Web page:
Organizations are facing a new dilemma when it comes to creating return-to-work policies. In the midst of what’s been dubbed the “Big Quit” or the “Great Resignation” companies are rightfully concerned with balancing their organizational needs without losing their employees in the process.
According to Harvard Business Review contributor, Sue Bingham, beyond setting realistic expectations, focusing on culture-enhancing policies can go a long way in retaining your workforce. “Companies that lend support to workers’ entire employee life experience—offering flexibility, building deeper employer–employee connections, and creating a shared purpose—see better employee well-being.”
Therefore, it’s essential for leaders to look at the specifics of what employees value and what truly makes a difference when it comes to workplace culture. Here are a few pieces of advice to keep in mind.
Prioritize psychological safety
It’s fair to say that stability is in short supply these days. Last year, The New York Times reported that Americans are suffering from record levels of mental distress. It’s a feeling that’s carried into 2021. Keep in mind that returning to office life can be an overwhelming experience for exhausted and burned out workers; which means clear, empathetic communication is more critical than ever.
At my internet company, we’ve created policies that prioritize mental well-being and we also communicate these regularly. What this looks like for us is doing what we can to remove stress by setting realistic expectations about workloads, and also recognizing what can slide if necessary.
“Employees who do not feel psychologically safe are more prone to error, and less likely to take risks, participate in healthy conflict, or grow in their roles,” writes Jon Christiansen for Harvard Business Review. “Contrarily, team members that feel psychologically safe are productive, innovative, and enjoy a sense of belonging.”
An Ipsos survey in partnership with the World Economic Forum looked at 12,500 employed people in 29 countries and found that a majority want flexible working to become the norm. Considering the increased demands of childcare or looking after elderly parents, it makes sense that people are making this their top priority.
“Employers have to prepare for a ‘next normal,'” says Harvard Business School faculty member, Joseph B. Fuller. “Employees are unlikely to return happily to a workplace driven by the ‘old deal,’ in which the employer sets standard rules of employment and the workforce acquiesces.”
“They will expect not only the right to determine the adequacy of workplace safety measures,” he adds, “but also expect employers to consider their individual circumstances, like caregiving obligations.”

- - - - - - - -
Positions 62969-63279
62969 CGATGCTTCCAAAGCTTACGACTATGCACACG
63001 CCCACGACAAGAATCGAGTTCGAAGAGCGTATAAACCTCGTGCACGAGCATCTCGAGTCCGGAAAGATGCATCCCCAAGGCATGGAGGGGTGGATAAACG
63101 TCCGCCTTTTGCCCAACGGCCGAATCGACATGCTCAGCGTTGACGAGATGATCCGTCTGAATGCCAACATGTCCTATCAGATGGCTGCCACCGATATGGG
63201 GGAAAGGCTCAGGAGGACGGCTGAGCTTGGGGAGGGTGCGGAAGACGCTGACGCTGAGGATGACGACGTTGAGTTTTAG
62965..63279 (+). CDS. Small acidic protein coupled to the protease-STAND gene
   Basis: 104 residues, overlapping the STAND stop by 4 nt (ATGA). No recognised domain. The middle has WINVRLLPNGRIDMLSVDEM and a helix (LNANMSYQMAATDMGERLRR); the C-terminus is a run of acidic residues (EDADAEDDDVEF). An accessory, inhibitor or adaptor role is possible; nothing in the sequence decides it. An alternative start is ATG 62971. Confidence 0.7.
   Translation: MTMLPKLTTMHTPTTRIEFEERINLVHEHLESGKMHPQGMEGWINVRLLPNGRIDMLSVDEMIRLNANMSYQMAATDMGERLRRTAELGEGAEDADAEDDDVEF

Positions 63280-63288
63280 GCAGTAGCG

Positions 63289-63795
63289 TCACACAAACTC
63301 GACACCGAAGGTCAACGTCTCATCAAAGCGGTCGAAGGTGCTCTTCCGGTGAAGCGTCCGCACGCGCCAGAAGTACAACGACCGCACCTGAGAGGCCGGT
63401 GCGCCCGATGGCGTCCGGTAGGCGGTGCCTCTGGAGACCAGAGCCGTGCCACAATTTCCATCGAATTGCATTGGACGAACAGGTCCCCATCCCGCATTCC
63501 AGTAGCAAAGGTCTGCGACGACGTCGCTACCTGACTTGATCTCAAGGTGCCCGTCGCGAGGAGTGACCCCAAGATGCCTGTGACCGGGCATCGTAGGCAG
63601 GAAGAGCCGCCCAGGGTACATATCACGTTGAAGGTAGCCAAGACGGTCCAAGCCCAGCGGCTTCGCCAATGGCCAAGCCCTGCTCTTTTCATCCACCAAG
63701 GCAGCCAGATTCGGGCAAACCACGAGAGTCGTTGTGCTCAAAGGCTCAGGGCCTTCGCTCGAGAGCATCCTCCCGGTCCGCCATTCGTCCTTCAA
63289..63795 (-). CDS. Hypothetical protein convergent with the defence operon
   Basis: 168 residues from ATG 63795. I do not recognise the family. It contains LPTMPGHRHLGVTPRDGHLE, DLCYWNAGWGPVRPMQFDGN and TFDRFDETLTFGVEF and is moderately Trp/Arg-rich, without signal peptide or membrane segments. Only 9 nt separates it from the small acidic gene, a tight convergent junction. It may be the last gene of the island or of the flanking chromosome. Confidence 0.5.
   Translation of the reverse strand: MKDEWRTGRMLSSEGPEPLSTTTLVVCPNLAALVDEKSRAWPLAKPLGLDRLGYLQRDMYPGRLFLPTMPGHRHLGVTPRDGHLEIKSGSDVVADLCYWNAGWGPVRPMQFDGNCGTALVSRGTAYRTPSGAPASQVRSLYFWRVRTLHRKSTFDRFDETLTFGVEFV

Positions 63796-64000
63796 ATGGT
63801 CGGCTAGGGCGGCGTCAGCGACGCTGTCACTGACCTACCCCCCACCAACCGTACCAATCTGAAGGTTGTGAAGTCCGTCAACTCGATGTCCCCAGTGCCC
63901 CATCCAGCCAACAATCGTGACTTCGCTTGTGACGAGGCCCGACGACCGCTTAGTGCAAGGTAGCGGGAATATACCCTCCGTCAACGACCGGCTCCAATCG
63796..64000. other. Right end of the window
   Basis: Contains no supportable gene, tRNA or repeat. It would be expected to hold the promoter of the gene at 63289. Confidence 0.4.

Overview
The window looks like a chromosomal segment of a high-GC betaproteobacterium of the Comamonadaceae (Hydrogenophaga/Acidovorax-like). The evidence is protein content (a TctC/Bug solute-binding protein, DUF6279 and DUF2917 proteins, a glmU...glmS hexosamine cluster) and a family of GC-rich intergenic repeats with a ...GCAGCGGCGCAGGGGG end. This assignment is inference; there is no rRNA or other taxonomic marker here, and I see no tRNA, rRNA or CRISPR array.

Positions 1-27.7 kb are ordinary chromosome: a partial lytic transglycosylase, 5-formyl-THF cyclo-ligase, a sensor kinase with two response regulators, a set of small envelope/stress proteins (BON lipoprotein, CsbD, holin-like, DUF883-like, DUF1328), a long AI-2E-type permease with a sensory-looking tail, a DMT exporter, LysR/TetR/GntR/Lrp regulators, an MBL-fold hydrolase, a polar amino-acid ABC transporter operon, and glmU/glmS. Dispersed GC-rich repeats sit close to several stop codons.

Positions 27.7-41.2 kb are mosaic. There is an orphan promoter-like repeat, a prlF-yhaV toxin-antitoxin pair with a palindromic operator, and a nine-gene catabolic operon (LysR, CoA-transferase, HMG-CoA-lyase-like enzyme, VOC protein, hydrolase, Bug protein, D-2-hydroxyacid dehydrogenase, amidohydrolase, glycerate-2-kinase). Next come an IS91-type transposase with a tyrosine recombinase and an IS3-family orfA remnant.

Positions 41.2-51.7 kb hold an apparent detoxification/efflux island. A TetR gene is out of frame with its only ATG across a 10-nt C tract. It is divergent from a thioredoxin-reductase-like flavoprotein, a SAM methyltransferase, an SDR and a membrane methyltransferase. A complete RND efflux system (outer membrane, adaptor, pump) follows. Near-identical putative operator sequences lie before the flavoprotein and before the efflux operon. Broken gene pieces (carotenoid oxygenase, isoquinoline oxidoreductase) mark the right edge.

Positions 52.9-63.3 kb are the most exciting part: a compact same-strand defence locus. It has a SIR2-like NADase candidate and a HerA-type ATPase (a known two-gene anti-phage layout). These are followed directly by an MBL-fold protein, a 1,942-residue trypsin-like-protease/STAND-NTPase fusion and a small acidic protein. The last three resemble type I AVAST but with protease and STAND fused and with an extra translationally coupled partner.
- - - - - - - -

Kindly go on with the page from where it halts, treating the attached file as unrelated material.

To prevent turnover, leaders need to explore the barriers their workers are facing and learn how to offer greater flexibility when designing future work arrangements. Giving people ample time to set up alternative child care and elder care arrangements is just one example of making the return to work transition smoother.
Establish an ongoing process and dialogue
Work policies shouldn’t be a one-way street. Continuous employee feedback is crucial to ensure you’re staying on top of what your team values most.
Encouraging an ongoing process and open discussion can help workers feel more empowered and engaged. With my company, we make it a point to compile employee surveys and regularly revisit our policies to make sure we are adapting to changing circumstances. This allows us to align business objectives with our ultimate goal of creating a positive culture.
“With workers having so many options in terms of workplaces, they’re unlikely to stay employed long at an organization that doesn’t value their opinions,” Bingham writes. “Recurring feedback and clear expectations are key to a policy’s success.”
Build a culture of appreciation
Delivering company policies without communicating appreciation is one of the biggest risks for a tumultuous return to work. According to researchers Kerry Roberts Gibson, Kate O’Leary, and Joseph R. Weintraub, it’s necessary for leaders to touch base early and often.
“While regularly taking time to say hello to employees and check in with them might seem like an unnecessary drain on your productivity, these interactions are actually valuable points of connection for your employees (and for you),” the coauthors write. More than that “They prevent your staff from feeling invisible.”
Bingham agrees. “The adage to ‘keep a professional distance from your employees’ is anathema to creating a great culture.”
Of course, showing appreciation goes beyond daily check-ins. Taking steps to address growth opportunities also communicates to team members that they are valued. “Employees want to know what the future holds for their careers,” write Gibson, O’Leary, and Weintraub.
While work policies will continue to change and evolve—an engaging, fulfilling workplace culture is what ultimately makes the difference in whether people stay or go.
As the researchers note: “At the end of the day, building a culture of appreciation comes down mostly to a lot of small common sense practices: Not taking your people for granted. Remembering to say thank-you in a personal and sincere way. Making it clear that you’re interested in your employees’ growth and in them as individuals.”
Aytekin Tank is the founder of Jotform, a popular online form builder. Established in 2006, Jotform allows customizable data collection for enhanced lead generation, survey distribution, payment collections, and more.